Why Olympia Fields and Bettinardi’s latest putter will forever be linked

Bettinardi's Hexperimental putter was launched at Olympia Fields, site of the 2020 BMW Championship.

Jonathan Wall

It’s not often that a new product has a connection to the course, but there’s a reason why Bettinardi waited until this week to launch its new Hexperimental High MOI Prototype at Olympia Fields Country Club, site of the 2020 BMW Championship.

The putter’s eccentric profile has been around for almost two decades, dating back to Jim Furyk’s win at the 2003 U.S. Open with a Bettinardi “Baby Ben” mallet. Furyk’s connection to Baby Ben will go down as one of the wildest tales in the history of the industry and further highlights how quickly a product can go from a relative unknown to the talk of the industry overnight.

Coming off three consecutive top-10 finishes entering the 2003 U.S. Open, Furyk planned to use a Hog prototype putter at Olympia Fields — until the USGA intervened.

Just days before the first round, Furyk was informed by golf’s governing body that the putter had been deemed illegal. A Golfweek report from 2003 noted Dave Billings, founder and CEO of Dogleg Right, maker of the Hog, had failed to submit the putter Furyk had been using to the USGA prior to showing it to Tour players. The USGA deemed the mallet to be non-conforming — due to the “plain in shape” rule” — because the “tongue on the crown of the putter was not connected to the sole.”

Without a backup option, Furyk approached Bob Bettinardi, founder of Bettinardi Golf, to see if he had a last-minute solution.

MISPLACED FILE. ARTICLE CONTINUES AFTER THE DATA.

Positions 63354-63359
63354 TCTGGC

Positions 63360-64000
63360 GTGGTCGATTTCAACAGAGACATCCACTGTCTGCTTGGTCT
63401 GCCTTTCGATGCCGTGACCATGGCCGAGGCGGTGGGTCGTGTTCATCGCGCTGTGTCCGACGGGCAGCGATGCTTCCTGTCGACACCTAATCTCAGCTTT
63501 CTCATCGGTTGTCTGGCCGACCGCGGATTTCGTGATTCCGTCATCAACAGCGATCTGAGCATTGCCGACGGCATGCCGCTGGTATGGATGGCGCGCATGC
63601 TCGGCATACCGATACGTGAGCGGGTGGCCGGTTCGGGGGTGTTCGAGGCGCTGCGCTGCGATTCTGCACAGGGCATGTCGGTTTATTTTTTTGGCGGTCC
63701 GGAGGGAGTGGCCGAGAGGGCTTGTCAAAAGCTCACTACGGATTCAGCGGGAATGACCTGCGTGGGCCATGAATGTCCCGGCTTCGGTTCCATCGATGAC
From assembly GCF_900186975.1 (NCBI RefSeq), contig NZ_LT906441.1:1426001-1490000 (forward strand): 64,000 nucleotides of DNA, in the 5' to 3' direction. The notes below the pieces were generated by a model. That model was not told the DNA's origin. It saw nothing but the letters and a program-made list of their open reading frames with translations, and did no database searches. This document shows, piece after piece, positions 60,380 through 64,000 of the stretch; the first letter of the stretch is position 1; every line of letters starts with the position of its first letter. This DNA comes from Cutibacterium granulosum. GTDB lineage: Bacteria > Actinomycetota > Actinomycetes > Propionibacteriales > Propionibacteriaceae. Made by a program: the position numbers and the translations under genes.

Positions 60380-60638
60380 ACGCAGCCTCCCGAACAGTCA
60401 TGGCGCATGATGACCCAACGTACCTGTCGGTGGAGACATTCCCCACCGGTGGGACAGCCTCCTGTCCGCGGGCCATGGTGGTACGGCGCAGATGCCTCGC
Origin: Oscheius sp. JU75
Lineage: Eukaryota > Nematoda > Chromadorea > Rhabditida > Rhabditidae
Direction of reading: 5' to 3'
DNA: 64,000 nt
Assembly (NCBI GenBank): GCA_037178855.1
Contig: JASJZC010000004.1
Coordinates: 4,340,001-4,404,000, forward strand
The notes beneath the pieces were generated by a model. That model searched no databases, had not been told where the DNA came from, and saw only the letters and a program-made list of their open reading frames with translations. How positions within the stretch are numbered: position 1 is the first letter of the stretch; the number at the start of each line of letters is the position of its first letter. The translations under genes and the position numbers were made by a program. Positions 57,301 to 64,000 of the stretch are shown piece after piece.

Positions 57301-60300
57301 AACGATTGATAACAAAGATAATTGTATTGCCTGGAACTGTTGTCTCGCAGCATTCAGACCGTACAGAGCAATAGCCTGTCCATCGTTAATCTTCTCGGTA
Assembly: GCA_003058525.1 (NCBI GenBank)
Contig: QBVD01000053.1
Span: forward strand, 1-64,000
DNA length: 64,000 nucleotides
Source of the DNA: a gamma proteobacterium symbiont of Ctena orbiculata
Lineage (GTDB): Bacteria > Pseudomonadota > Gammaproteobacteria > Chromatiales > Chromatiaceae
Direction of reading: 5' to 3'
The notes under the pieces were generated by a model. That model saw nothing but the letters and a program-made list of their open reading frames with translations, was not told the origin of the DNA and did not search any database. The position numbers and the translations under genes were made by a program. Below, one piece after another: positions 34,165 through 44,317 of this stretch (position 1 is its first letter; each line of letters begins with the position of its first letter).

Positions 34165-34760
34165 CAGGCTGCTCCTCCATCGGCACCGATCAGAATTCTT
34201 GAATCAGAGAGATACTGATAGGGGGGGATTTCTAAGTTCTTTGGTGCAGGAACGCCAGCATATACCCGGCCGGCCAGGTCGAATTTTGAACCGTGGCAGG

“Jim had heard my business was only 25 to 30 minutes away from Olympia Fields,” Bettinardi recalled on GOLF’s Fully Equipped podcast. “He came up to me around 11 [a.m.] that day and said, ‘Hey, I just got notified by the USGA that the putter I’m using now, which was another brand, was deemed illegal.’ He said he needed to go get a putter now.”

Furyk and his father loaded up in Bettinardi’s car and made the trip to his facility, where Furyk proceeded to test different putters into the evening, before finally settling on the high-MOI Baby Ben mallet.

“It was a wide-body mallet [made from] aluminum — it was actually probably one of the first high-MOI putters ever made,” Bettinardi said.

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Furyk’s win would go on to put Baby Ben, and Bettinardi, on the map. At the time Furyk used the putter, Bettinardi had recently aligned with the Ben Hogan Golf Company (2003-2005) to produce putters that were stamped “Hogan Milled by Bettinardi.” Two years after Furyk’s win, Bettinardi linked up with Mizuno (2005-2008) before eventually setting off on his own, in 2009, to create Bettinardi Golf.

The Hexperimental prototype pays tribute to the Baby Ben with a refined profile that utilizes new materials, including a 303 stainless steel face featuring the company’s F.I.T. (Feel Impact Technology) for a softer feel at impact. A spud neck (slight toe hang) and triple sightline package are also part of the design.

It’s unclear if anyone in the field is using the putter at the BMW, but based on Furyk’s last go-around at Olympia Fields with a similar profile, it wouldn’t be a bad idea.


Jonathan Wall

Golf.com Editor

Jonathan Wall is GOLF Magazine and GOLF.com’s Managing Editor for Equipment. Prior to joining the staff at the end of 2018, he spent 6 years covering equipment for the PGA Tour. He can be reached at jonathan.wall@golf.com.